What does this mean for Aragon? After qualifying at Silverstone, Marquez expressed some optimism. "We are riding better and better," the Repsol Honda rider said. "On my side I feel better and of course we’re improving the small things. Looks like we are closer to top guys. The main thing is be constant at all circuits. In the second part of (the season) it looks like we are able to do it. In Austria I was competitive. Here we are competitive. Then Aragon and Misano are arriving. We need to keep that level."

Marquez was more cautious in the press release issued by Repsol Honda ahead of this weekend's race. "Aragon is always a track that I enjoy racing at and we have had strong results there in the past. But we can’t rely on what we did in the past, in 2021 we arrive there in a different situation so have to approach the weekend in the correct way, see our level and see what our opponents are doing. It’s great to be back racing at MotorLand after missing the rounds in 2020 and hopefully we can put on a good show for the fans. In recent races we have been closer to the front so the aim is to continue this and see what’s possible on Sunday."

Fast Fabio has a hill to climb

What of Marquez' rivals? At the moment, Fabio Quartararo looks pretty much unbeatable, having won 5 of the 2021 season's 12 races so far. But Quartararo's record at the Spanish circuit is not strong. His best result came in 2019, when he finished fifth nearly 9 seconds behind Marquez. The two races in 2020 were positively disastrous: the Frenchman finished eighteenth in the first round at Aragon, and improved to eighth a week later at the Teruel round at the Motorland Aragon track. Perhaps with a bike he has the right feeling with, he can put up more of a fight. But he comes with something to prove.

Other Yamahas fared much better at Aragon in 2020. Maverick Viñales finished fourth in the first race there on the Monster Energy Yamaha M1, then seventh a week later, though 14 seconds behind the winner. That winner was Franco Morbidelli, on the 2019 spec Yamaha M1 in the Petronas team, adding to a respectable sixth place a week earlier. The Yamaha should be relatively competitive at the track.

The Suzukis were strong at Aragon last year, Alex Rins winning the Aragon 1 race with Joan Mir finishing third, then repeating a double podium a week later, with Rins taking second and Mir third at Aragon 2. The Suzukis have stood still for the first part of the season, but the rear ride-height device might put them back on a more level footing, especially out of Turn 15, the last corner of the bus stop chicane leading onto the back straight.

Happy Honda hunting ground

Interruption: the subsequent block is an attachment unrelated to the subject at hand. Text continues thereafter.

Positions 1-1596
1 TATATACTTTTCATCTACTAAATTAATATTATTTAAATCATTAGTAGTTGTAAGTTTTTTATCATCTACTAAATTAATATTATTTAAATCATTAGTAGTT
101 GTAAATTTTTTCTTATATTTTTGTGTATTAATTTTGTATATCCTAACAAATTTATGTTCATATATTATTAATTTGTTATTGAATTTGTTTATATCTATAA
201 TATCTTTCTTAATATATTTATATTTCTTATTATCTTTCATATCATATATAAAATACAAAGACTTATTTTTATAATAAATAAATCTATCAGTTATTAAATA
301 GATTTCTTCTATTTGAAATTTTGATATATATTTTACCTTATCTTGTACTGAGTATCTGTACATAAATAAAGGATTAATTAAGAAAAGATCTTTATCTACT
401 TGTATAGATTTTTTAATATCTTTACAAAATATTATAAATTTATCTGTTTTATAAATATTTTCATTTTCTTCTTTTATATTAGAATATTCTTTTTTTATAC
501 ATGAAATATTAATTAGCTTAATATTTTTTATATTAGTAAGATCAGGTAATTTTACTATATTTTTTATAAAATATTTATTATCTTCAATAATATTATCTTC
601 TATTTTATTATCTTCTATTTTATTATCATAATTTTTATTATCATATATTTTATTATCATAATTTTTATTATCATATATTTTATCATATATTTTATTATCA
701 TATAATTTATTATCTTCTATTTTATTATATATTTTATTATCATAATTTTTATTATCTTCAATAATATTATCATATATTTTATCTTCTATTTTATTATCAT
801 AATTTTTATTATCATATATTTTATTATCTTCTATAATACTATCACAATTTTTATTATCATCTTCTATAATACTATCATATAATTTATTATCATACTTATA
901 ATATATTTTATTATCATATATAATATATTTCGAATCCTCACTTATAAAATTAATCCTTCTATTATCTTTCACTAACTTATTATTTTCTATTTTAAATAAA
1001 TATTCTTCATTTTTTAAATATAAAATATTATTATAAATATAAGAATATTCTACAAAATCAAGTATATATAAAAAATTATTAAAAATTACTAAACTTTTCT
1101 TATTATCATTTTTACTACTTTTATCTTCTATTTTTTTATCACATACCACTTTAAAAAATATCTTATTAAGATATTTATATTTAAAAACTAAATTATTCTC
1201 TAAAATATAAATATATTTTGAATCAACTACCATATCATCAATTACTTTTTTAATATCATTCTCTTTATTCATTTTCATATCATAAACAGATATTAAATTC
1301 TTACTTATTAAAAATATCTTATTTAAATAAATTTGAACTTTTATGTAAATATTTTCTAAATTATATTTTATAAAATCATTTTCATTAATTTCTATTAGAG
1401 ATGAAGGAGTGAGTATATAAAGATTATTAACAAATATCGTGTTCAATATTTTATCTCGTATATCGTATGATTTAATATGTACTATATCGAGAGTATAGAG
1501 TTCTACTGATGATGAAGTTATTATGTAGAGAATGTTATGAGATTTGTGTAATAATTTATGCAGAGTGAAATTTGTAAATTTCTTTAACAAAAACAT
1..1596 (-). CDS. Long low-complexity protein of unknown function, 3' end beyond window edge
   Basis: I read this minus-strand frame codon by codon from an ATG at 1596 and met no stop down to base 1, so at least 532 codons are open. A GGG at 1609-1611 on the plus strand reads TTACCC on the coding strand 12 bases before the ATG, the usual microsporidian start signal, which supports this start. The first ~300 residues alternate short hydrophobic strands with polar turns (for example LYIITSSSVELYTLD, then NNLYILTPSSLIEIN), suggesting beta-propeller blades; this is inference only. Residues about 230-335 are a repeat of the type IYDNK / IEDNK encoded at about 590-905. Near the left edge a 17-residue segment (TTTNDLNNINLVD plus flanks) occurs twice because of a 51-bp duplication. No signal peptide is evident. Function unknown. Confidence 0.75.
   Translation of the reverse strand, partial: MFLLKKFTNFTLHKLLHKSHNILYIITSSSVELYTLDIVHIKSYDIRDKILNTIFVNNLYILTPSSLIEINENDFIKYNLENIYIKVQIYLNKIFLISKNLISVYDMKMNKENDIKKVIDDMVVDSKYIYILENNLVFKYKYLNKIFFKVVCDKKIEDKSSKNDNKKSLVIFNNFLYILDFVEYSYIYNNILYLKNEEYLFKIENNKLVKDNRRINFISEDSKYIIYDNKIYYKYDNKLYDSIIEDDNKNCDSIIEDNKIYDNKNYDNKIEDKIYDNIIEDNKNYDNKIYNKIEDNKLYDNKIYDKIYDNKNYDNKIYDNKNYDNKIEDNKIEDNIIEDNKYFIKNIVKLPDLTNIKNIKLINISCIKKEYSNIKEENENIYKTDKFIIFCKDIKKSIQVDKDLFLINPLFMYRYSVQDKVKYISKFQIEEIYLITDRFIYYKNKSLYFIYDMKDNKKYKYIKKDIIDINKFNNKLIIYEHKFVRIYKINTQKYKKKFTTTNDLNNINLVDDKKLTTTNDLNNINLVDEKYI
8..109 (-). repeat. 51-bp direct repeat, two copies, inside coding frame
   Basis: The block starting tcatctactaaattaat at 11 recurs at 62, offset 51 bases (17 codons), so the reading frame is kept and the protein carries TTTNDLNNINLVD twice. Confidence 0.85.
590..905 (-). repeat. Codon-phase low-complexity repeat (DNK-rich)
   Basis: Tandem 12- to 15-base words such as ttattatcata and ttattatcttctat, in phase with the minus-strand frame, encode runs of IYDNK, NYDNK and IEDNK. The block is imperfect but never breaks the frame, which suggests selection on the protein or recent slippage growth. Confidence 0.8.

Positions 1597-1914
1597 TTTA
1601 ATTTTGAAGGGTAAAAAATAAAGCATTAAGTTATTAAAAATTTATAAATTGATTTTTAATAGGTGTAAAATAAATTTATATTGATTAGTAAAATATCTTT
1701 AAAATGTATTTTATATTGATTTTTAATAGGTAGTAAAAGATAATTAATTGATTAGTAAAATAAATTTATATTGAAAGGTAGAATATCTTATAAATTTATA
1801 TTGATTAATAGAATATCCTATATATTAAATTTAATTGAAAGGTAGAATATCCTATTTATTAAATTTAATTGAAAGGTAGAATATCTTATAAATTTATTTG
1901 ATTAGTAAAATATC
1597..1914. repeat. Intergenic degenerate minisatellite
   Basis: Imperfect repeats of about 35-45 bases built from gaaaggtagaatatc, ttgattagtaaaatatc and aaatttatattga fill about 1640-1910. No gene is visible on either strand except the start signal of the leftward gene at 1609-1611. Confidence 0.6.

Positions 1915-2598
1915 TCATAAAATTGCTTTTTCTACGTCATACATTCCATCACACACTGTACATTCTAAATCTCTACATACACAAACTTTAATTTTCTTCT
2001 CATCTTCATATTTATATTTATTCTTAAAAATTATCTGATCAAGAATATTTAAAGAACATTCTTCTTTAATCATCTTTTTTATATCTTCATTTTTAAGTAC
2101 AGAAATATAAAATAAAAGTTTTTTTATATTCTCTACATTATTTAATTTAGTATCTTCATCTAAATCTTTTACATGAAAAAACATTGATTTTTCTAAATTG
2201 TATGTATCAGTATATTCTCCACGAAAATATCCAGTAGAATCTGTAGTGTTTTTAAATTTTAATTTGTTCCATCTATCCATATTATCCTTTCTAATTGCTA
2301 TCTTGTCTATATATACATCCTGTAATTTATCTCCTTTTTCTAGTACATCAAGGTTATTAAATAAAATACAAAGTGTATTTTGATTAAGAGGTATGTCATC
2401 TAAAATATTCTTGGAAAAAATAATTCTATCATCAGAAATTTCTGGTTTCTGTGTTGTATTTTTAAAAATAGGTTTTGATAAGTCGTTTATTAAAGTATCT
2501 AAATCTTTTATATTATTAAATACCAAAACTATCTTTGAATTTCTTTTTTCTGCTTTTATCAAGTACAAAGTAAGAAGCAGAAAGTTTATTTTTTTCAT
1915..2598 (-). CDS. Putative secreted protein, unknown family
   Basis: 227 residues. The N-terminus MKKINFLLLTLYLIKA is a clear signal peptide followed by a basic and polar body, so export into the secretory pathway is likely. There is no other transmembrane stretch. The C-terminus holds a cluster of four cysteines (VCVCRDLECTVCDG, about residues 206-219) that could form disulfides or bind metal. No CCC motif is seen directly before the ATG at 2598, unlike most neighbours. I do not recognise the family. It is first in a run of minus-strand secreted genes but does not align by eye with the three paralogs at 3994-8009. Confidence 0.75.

The other manufacturer which was strong at Aragon in 2020? In the first race at Aragon, Alex Marquez took his first dry podium, finishing second on the Repsol Honda, while LCR Honda's Takaaki Nakagami crossed the line in fifth. Cal Crutchlow took eighth place, making it three Hondas in the top eight.

A week later, Nakagami started from pole, though he crashed out on the opening lap as a result of nerves. He was followed by Alex Marquez, who crashed while battling with Johann Zarco for fourth spot, leaving Cal Crutchlow to finish first Honda in eleventh, just ahead of Stefan Bradl, filling in for Marc Marquez.

But the performance of the Hondas at Aragon demonstrated that the bike is competitive there. That bodes well for Marc Marquez to repeat his victory at the Sachsenring. Especially given the Repsol Honda rider's record at the Motorland Aragon circuit.

To finish first...

Victory is not a given, of course. Marquez has made a string of mistakes this season, with six crashes from ten races as a result. Add in a bunch of crashes during practice and he leads the 2021 crash statistics with 16 overall, one more than his teammate Pol Espargaro and two more than Tech3 KTM rider Iker Lecuona, despite having had two fewer rounds in which to rack up those crashes.

The lack of strength in his right shoulder has robbed him of the ability to save crashes on his elbow, as he used to do in previous years. If he can stay upright and avoid mistakes, however, Marquez has to be the favorite to win at Aragon.

After Aragon, there is one more track where Marquez arrives as favorite. When the MotoGP paddock heads to Austin – which they seem determined to do, despite the worsening issues with hospital capacity in Texas – Marquez arrives at another track where he has rarely been bested. Indeed, you might argue that it is a track where he has only been beaten by his own Honda RC213V in 2019.

Feet of clay

The last of the left-hand tracks is Valencia, but that is not a track where Marquez has been able to dominate. Too many tight turns and twisty sections for the Spaniard to use his supernatural ability to drift a bike through fast corners. There, he lines up as just another rival on the grid, with a lot of work to do.

That is true of the remaining right-hand circuits on the calendar too. Marquez has 3 wins and 2 other podium finishes at Misano, and his introduction to Portimão was less than successful. The chances of victory at the remaining races do not look promising.

Perhaps we will have to wait until 2022 to see the real Marc Marquez return. Or perhaps we will see a new version of Marquez, a rider who has learned to adapt to his weakened right shoulder and ride around the problems. Or perhaps Marquez will always be hampered by his right shoulder, and will never return to the kind of dominant form he displayed in 2019.

Until then, we will only get glimpses of the Repsol Honda rider's former glory at counterclockwise circuits like the Sachsenring, Aragon, and Austin. Sunday will show whether Marquez still rules at going fast and turning left.


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Source: 
year: 
2021
round_number: 
13

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Comments